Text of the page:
wallwarts and regulation..

Jay Martin jmar at intface.com
Fri Mar 6 16:49:43 CET 1998

OK OK OK!  Since I'm getting somewhat RIPPED about my response to the
power supply questions, let me clarify a few issues about using the
LM7812 instead of an adjustable regulator and why the use of a 1N914
instead of something "heftier" like a 1N400x.

First the diode issue..the 1N914 is generally OK to use for low current
devices, and that is what the gentleman mentioned in his query.  But I
will concede that the 1N400x is probably a better choice.  It was off
the top of my head..what can I say.

The other issue about using a small trimpot IN ADDITION to the diode is
another matter.  First we are only talking about a .3v drop we are
trying to add to the circuit.  Additionally we are NOT talking about a
variable load variable voltage source here.  Since the device probably
has a predictable load and the voltage we desire is a known one, a 30
turn trim pot to "shim up" the voltage would be OK.  This of course
would be subject to current demands and we would have to throw it out
the window if the load is not a fairly constant one.

Yes the LM317 is an AWESOME regulator for adjustable voltages, and it
has great stability.  But it does require a few more components to make
it that way and then all we really want is a stable voltage output...at
only one voltage mind you.  It seems that the 317 may be a bit overkill
for something that can be achieved without muss and fuss.  That's really

As for the transformer required, the voltage on the secondary could
probably be as low as 10v before rectification if full wave was used.
Now I KNOW that a heated discussion is about to begin, so let me
explain.  When dealing with AC the voltage is generally measured as the
RMS value.  Therefore a 10v secondary would actually be putting out a
14.14v peak voltage.  When full wave rectification and a good filter is
used, the voltage can easily achieve 16v DC or more (yes, it is somewhat
dependent on load factors and the current capacity of the secondary).
That give more than enough voltage to get 13v out of without adding
extra voltage that needs dissipating as HEAT.

And before you all RIP me again..real world example.  I used to sell a
home-made power supply for the commodore 64 (many many moons ago) that
used a step-down transformer rated at 9V 2A center tapped.  I would then
"crack" the windings to get 2 4.5V windings (no..you CAN'T always get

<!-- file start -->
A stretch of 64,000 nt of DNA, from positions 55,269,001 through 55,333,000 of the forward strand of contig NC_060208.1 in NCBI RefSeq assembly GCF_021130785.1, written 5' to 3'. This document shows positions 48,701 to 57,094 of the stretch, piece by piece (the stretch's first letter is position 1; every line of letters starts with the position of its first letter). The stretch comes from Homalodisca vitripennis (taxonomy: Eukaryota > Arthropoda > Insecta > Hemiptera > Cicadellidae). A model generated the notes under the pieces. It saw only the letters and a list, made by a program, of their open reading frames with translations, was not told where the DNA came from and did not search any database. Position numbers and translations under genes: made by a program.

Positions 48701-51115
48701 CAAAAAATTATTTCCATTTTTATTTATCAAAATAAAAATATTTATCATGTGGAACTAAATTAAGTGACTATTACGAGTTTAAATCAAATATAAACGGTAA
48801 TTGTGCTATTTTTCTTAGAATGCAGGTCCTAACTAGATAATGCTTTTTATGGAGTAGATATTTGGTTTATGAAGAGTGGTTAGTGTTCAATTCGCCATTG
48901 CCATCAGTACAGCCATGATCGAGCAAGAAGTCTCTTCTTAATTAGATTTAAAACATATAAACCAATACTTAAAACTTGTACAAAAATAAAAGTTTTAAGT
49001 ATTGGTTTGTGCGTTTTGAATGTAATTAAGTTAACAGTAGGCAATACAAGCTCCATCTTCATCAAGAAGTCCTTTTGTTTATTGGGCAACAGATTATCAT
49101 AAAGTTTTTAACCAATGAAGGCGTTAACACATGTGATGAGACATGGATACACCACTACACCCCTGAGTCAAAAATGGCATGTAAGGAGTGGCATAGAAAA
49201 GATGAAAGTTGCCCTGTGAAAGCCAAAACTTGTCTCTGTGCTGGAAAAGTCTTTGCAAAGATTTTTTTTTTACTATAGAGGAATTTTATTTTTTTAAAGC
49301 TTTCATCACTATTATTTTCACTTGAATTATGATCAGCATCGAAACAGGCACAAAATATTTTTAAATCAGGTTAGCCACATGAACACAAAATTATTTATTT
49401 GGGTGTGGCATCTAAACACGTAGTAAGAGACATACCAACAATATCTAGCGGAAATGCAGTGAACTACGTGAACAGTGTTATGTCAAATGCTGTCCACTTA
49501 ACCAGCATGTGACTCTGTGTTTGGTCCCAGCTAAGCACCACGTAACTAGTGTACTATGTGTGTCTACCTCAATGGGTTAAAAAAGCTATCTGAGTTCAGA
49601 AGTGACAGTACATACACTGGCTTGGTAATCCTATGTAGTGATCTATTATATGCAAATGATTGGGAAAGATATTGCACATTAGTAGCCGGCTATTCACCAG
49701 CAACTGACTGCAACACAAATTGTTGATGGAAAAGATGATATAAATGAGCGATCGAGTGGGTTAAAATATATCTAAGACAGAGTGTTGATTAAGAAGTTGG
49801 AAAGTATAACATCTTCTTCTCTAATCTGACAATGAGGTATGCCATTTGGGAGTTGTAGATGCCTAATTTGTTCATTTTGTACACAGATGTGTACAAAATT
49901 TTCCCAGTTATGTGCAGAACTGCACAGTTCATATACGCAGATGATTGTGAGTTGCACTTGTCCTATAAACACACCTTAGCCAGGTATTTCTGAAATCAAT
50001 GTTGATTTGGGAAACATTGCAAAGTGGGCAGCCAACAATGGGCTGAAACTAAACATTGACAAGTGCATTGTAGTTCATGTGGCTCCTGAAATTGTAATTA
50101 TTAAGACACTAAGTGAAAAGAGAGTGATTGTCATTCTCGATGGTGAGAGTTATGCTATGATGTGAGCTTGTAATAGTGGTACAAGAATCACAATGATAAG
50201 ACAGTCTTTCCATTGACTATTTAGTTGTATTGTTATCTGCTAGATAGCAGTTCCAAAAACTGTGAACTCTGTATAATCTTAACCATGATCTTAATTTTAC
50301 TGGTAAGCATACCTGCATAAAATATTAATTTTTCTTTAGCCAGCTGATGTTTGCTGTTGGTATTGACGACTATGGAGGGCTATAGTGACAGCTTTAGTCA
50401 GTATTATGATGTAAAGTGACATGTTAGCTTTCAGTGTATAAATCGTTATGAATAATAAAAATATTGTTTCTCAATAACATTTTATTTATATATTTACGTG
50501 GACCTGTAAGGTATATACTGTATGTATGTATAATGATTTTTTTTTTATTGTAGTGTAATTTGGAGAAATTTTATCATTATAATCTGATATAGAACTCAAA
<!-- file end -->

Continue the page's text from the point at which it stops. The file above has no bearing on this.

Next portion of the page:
away with that either..trust me).  I would then use put one into the 12V
AC input that was internally regulated in the C64 to 12v with a 7812
(and split to a 7805 as well..used for the VIC chip) and would then send
the other winding to a full-wave rectifier and used it for the +5v DC
also required by the C64.  The power supply was dubbed the name "Marvin"
and I still have the prototype running today (here..I'll blow the dust
off and plug it in for you).  Impossible??  Not really.  The secondaries
rarely were 4.5V but measured closer to 6V (AC) even under moderate
load.  After filtering and rectification it achieved 10V.  It was then
pumped (read doubled..sort of) to around 15v.  Enough to run the 12v

Well, I'm done preaching.  Time for the alter call.  Don't everybody
throw tomatoes at once.

Jay Martin
Jmar at intface.com

> -----Original Message-----
> From:	KA4HJH [SMTP:terrymbowman at rica.net]
> Sent:	Thursday, March 05, 1998 11:28 PM
> To:	synth-diy at mailhost.bpa.nl
> Subject:	RE: wallwarts and regulation..
> Scott wrote:
> >All in all, my impression is that there are better ways.  I know
> there
> >are regulator ICs that are 'programmable' voltage wise and can be
> >beefed up with a pass transistor for higher currents.  This will
> >result in a higher component count, but also in a better regulator.
> >I'd hate to introduce problems into a system using a questionable PS
> >design that could be eliminated with an extra 2 hours of work and a
> >few extra dollars worth of parts.
> Amen to that sentiment. Now, I am certainly NOT an EE, as was said
> recently
> in this forum (by somebody else but without the emphsis), but while
> this is
> a classic example of a situation where there are all kinds of
> interesting
> solutions worth chatting about, one of which may actually save or have
> saved your butt in a pinch one day, THIS project cries out for a
> simple
> LM317 and two resistors.
> And for heaven's sake don't hook a pot up to an LM7805 and think you
> have
> an adjustable regulator. It will regulate under load but not with
> respect
> to the unregulated DC. I've tried it on the bench; it doesn't work.
> According to the databooks I've seen, there has to be a current buffer
> between the output feedback and the voltage divider, ie, an op-amp.
> The
> LM317/319 don't need any extra components, so use them or the proper
> fixed
> voltage regulator instead. KISS.
> I mention the latter case because a certain well-known PS kit (which I
> purchased years ago and will remain nameles--although I think it's
> still in
> production) is designed just this way--7805/7905's turned into a
> variable
> regulators with pots. I took it too work and everyone groaned. Like I
> said,
> we tested it under real-world conditions and it didn't regulate with a
> varying DC supply. The solution: I substituted 7815/7915's instead and
> it
> worked fine. Rock steady.
> "Sometimes the simplest solution is the best solution--unless you
> con't
> figure out how to get rid of the body."
> Terry Bowman, KA4HJH

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